The Washington PostDemocracy Dies in Darkness

Courts view GOP fraud claims skeptically as Democrats score key legal victories over mail voting

A voter prepares to cast her mail-in ballot at the C. Blythe Andrews Jr. Public Library in Tampa on Aug. 16. (Octavio Jones/Reuters)

For six months, the rules for how Americans can vote during the coronavirus pandemic have been locked in court battles while states across the country rushed to embrace mail ballots.

Now, with just weeks to go before the Nov. 3 election, voting rights advocates and Democrats have advanced on key fronts in the legal war, scoring victories that make mail voting easier, ensure votes cast by mail are counted and protect the wide distribution of mail ballots in some states.

A review by The Washington Post of nearly 90 state and federal voting lawsuits found that judges have been broadly skeptical as Republicans use claims of voter fraud to argue against such changes, declining to endorse the GOP’s arguments or dismissing them as they examined limits on mail voting. In no case did a judge back President Trump’s view — refuted by experts — that fraud is a problem significant enough to sway a presidential election.

Some of the Democrats’ wins have been preliminary. And in many cases, judges issued split decisions, granting some of the changes sought by liberal plaintiffs and otherwise maintaining the status quo as favored by Republicans.

But The Post found that judges appointed by Republicans and Democrats alike have been dubious of GOP arguments that lowering barriers to mail voting could lead to widespread fraud.

“Do you have any evidence of any voter fraud actually existent in Montana in the last 10 to 20 years?” District Judge Dana L. Christensen, an appointee of President Barack Obama, pressed a GOP lawyer in a Missoula courtroom last week.

“No,” said the lawyer, James Bopp Jr., who is representing Republicans in a suit challenging the state’s decision to allow counties to run all-mail elections this fall. “No. But it is, with all due respect, I understand your question, but, no, it’s irrelevant.”

Bopp went on to assert, without offering evidence, that counties proactively mailing ballots to voters could introduce voter fraud in the state. Christensen has not yet issued a ruling.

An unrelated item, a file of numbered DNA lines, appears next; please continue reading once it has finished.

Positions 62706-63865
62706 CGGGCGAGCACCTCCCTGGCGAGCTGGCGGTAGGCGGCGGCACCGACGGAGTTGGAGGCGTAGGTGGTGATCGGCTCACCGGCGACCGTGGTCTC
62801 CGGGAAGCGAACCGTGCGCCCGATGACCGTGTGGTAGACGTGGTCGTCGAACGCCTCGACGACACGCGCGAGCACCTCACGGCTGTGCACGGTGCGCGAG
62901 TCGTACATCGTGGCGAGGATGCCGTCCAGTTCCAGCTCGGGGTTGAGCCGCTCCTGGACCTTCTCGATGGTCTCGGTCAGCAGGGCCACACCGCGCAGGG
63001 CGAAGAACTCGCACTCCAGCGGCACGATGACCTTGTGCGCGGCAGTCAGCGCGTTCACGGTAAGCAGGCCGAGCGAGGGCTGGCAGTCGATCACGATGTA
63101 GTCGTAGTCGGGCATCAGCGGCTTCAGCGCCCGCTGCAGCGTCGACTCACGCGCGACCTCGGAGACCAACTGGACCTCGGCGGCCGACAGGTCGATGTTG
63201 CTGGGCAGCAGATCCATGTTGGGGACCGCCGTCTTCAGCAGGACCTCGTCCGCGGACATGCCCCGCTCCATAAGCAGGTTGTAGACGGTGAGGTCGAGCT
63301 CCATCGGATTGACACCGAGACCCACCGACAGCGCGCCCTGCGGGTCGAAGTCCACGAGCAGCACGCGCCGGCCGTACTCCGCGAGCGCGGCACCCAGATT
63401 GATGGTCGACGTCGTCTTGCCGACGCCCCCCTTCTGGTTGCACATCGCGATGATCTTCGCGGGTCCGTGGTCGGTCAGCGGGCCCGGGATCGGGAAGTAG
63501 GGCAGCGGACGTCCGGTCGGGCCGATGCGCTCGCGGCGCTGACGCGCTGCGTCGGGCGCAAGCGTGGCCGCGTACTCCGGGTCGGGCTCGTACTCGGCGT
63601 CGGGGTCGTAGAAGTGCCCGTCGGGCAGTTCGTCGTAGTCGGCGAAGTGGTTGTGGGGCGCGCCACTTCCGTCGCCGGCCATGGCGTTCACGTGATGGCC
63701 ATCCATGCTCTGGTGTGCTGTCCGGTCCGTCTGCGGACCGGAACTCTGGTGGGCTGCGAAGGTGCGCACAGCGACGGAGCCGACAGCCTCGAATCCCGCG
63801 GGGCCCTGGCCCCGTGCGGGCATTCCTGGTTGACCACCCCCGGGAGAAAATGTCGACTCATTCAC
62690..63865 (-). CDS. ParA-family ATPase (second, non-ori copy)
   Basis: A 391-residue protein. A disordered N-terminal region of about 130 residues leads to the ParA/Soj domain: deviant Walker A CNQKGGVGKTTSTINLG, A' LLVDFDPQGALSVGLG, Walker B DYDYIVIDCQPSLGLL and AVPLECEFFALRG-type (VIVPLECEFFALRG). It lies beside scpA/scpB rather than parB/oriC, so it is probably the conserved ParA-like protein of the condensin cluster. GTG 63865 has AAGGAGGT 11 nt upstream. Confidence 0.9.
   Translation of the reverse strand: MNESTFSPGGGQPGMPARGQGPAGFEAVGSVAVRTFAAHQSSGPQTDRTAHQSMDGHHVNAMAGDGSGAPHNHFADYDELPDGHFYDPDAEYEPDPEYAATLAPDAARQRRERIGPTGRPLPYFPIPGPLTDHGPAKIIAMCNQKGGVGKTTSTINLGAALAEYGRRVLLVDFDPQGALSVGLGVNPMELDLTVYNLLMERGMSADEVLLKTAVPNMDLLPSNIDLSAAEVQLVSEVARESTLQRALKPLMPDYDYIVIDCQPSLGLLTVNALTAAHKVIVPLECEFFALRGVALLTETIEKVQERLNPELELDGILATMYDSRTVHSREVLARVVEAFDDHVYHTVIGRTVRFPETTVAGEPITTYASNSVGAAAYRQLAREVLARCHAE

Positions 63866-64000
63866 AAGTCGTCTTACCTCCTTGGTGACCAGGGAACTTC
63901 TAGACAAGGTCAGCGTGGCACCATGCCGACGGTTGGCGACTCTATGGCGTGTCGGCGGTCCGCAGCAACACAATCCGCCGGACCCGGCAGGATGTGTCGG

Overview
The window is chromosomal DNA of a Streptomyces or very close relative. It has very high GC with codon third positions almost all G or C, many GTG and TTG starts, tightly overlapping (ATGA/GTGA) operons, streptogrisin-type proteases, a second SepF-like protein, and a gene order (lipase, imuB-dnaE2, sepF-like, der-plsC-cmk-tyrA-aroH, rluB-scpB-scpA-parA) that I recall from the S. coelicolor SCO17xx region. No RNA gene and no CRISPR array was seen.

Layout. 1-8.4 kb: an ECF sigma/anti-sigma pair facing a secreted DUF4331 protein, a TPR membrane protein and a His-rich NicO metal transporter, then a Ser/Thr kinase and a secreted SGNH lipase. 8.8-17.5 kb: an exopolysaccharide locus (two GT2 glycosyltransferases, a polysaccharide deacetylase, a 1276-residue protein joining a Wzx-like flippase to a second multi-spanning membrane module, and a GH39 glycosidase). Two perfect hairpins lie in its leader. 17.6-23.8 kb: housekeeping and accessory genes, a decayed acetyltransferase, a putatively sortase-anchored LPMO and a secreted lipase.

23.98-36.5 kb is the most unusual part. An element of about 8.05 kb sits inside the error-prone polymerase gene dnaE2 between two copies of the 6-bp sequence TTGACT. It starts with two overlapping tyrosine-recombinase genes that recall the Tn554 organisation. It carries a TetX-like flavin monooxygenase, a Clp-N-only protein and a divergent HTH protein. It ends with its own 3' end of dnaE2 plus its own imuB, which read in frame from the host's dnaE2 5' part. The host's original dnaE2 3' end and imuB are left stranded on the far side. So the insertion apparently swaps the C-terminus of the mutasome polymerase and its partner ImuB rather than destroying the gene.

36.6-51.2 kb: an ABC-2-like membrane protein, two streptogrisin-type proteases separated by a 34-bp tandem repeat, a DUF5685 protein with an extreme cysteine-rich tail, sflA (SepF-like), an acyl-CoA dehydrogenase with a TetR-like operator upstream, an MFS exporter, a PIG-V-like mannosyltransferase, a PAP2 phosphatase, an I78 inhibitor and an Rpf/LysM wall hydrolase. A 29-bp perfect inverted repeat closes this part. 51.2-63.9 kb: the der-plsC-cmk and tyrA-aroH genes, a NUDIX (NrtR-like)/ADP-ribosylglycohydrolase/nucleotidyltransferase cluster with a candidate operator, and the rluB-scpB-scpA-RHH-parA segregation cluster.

Many important rules for voting remain in flux after hundreds of cases were filed in more than 44 states. The decisions will shape the contours of an election already made singular by the public health crisis and Trump’s preemptive declarations that the outcome will be rigged.

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So far, GOP lawyers have scored several defensive wins related to mail ballots, such as maintaining North Carolina’s witness requirement and keeping in place limitations on third parties collecting and returning ballots or applications, which Republicans deride as “harvesting,” in Florida, Minnesota and Michigan.

“The RNC continues to fight back against Democrat efforts to overhaul our elections system — and we are winning,” Mandi Merritt, a spokeswoman for the Republican National Committee, said in a statement.

Two other high-profile voting cases have also gone for Republicans, at least for now: In Florida, a federal appeals court sided with GOP state leaders who passed a law requiring people convicted of felonies to pay off fines before they can vote. And in Texas, Republican officials have successfully fended off efforts to make absentee voting available to those who fear exposure to the coronavirus.

The landscape could change after Nov. 3: Trump has already indicated that he plans to aggressively challenge the election results if they don’t go his way, which could lead to a wave of new lawsuits after Election Day over which ballots should count.